The art in a Larger World
Fairytale - 1001 Qing Dynasty wooden chairs, 2007
© Ai Weiwei. Photo: Albin Dahlström/Moderna Museet
In the current political climate, it feels vital to promote the awareness that cultural impulses from other countries are what make us grow. The art scene expands when it is inseminated by other traditions. Today, that does not mean only art from Western metropolises, but from “A Larger World”. This is the name of Moderna Museet’s extensive project, comprising many parts - exhibitions, lectures, and selected works from the collection - which will culminate in the summer of 2015 with "After Babel", a major group exhibition about the many languages in contemporary art.
We are living in an era when it is imperative for art museums to review their activities. The days when one particular place could be seen as the dominating centre for art are long gone. Instead, barriers of language and traditions are being bridged. The map is being redrawn, and as the guardians of one of Europe’s finest collections of modern and contemporary art, we are compelled to scrutinise our own history in the light of new knowledge in a globalised world. By highlighting key works in our collection that expand the view beyond the standard Western perspective of art history. We seek to move the frontiers, in dialogue with a few of the many artists who are constantly in motion, between languages and continents, from one centre to the next. Perhaps art is the sphere where we can still spot the crucial differences and entirely new poetic possibilities that emerge when cultures meet. In autumn 2013, Moderna Museet had an exhibition with Tala Madani, born in Iran and living in the USA. Her paintings and animations comment with humour and seriousness on various levels of power structures. This was followed later that year by an exhibition of Christodoulos Panayiotou from Cyprus, who uses his background in choreography and anthropology to produce multifaceted works combining the methods of the scientist and choreographer. The Brazilian artist Rivane Neuenschwander has worked with a group of Swedish students to design entirely new furniture for the Museum’s main entrance, a project that was based on the encounter between Nordic folk crafts and contemporary everyday life in Brazil. The artist and students have translated visions of time and globalisation into useful objects for the convenience of museum visitors.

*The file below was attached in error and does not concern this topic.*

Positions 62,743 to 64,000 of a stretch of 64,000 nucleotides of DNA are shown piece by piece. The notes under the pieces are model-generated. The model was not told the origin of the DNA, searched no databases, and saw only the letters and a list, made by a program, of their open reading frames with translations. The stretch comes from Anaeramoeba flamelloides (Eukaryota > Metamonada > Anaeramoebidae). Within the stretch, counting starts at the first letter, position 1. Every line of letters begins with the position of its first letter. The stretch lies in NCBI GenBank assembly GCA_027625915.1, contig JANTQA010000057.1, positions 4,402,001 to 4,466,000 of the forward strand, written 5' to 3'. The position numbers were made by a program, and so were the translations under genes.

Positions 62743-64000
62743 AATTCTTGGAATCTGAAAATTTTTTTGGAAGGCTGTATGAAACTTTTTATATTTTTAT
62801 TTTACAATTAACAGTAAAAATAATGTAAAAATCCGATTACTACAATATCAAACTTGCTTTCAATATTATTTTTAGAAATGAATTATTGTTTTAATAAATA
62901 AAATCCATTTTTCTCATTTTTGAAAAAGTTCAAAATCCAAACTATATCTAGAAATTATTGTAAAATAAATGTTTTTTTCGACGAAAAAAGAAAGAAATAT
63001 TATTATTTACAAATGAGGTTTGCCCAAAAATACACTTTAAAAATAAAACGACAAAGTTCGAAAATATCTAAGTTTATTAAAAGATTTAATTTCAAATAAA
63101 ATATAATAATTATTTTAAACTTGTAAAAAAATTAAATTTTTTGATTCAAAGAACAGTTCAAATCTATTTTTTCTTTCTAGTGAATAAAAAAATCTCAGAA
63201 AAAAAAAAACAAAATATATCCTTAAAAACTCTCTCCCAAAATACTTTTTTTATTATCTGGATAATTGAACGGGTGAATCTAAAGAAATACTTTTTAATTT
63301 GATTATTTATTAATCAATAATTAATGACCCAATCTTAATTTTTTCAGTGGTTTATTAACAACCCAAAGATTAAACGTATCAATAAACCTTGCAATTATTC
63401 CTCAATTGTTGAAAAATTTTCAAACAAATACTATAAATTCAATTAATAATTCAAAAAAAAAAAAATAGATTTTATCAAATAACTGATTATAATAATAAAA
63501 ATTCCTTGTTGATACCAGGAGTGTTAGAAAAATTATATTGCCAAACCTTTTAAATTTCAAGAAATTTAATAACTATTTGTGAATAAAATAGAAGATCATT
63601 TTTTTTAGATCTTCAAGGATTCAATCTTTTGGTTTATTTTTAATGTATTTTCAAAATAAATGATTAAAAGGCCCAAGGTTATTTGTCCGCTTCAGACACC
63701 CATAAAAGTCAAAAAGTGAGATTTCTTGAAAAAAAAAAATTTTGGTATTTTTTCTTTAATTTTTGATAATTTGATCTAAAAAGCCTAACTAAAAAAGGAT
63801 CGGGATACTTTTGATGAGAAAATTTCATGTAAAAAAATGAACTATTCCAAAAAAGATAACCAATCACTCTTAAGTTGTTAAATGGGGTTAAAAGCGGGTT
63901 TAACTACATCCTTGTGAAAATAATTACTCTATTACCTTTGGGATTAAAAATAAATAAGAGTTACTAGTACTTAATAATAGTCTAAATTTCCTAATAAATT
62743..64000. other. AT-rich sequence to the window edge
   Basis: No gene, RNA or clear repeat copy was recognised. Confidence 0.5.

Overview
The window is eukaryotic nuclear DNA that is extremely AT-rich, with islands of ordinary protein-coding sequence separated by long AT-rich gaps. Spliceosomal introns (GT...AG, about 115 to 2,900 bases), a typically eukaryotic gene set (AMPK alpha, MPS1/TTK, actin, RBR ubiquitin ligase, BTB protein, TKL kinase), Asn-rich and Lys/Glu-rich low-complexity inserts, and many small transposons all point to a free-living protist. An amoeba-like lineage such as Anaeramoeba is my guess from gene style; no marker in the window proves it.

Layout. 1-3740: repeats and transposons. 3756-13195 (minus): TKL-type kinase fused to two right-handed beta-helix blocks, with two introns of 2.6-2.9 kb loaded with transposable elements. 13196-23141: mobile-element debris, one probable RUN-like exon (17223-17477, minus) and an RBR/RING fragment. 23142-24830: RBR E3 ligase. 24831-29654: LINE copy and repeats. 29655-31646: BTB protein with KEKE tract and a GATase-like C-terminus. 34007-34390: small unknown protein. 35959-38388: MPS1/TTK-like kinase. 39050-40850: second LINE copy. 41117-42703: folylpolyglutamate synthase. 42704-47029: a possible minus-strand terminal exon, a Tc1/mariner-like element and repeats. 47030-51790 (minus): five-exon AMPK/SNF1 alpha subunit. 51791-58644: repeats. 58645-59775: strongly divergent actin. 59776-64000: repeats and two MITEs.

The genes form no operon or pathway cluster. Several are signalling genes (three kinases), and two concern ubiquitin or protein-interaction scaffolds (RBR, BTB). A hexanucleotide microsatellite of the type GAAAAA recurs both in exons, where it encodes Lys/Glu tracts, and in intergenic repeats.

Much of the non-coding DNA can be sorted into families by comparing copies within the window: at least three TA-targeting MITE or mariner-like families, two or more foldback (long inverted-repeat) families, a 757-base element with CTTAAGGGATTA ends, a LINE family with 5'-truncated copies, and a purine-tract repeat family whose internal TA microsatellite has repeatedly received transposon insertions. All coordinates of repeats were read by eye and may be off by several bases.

In spring 2014, we showed a major retrospective on the Mexican artist Gabriel Orozco, who moves between three continents and as many languages. In an oeuvre that comprises photography, installation and sculpture, he utilises and challenges cultural identities. He finds motifs in Latin American traditions but also plays with Duchamp’s concept of the readymade. Another current artist who creates new links between different languages is Meriç Algün Ringborg, who divides her time between Istanbul and Stockholm. Recently, also, we ended the presentation of "The Birth of Stockholm", an extensive project created by Georges Adéagbo especially for our Museum. Tala Madani, Christodoulos Panayiotou, Rivane Neuenschwander, Gabriel Orozco, Meriç Algün Ringborg, Georges Adéagbo– all these artists link continents and contribute to redrawing the map.
The expanded perspective explored in "A Larger World" will be pursued in spring 2015, with exhibitions by Adrián Villar Rojas from Argentina and Akram Zataari from Lebanon. This summer’s major exhibition, "After Babel", marks the culmination of our efforts to open the entire museum to the diversity of impulses by involving a group of artists whose works build bridges between languages and continents.
Daniel Birnbaum and Ann-Sofi Noring
A larger world | The Moderna Museet collection is expanding | Lecture series: A Larger World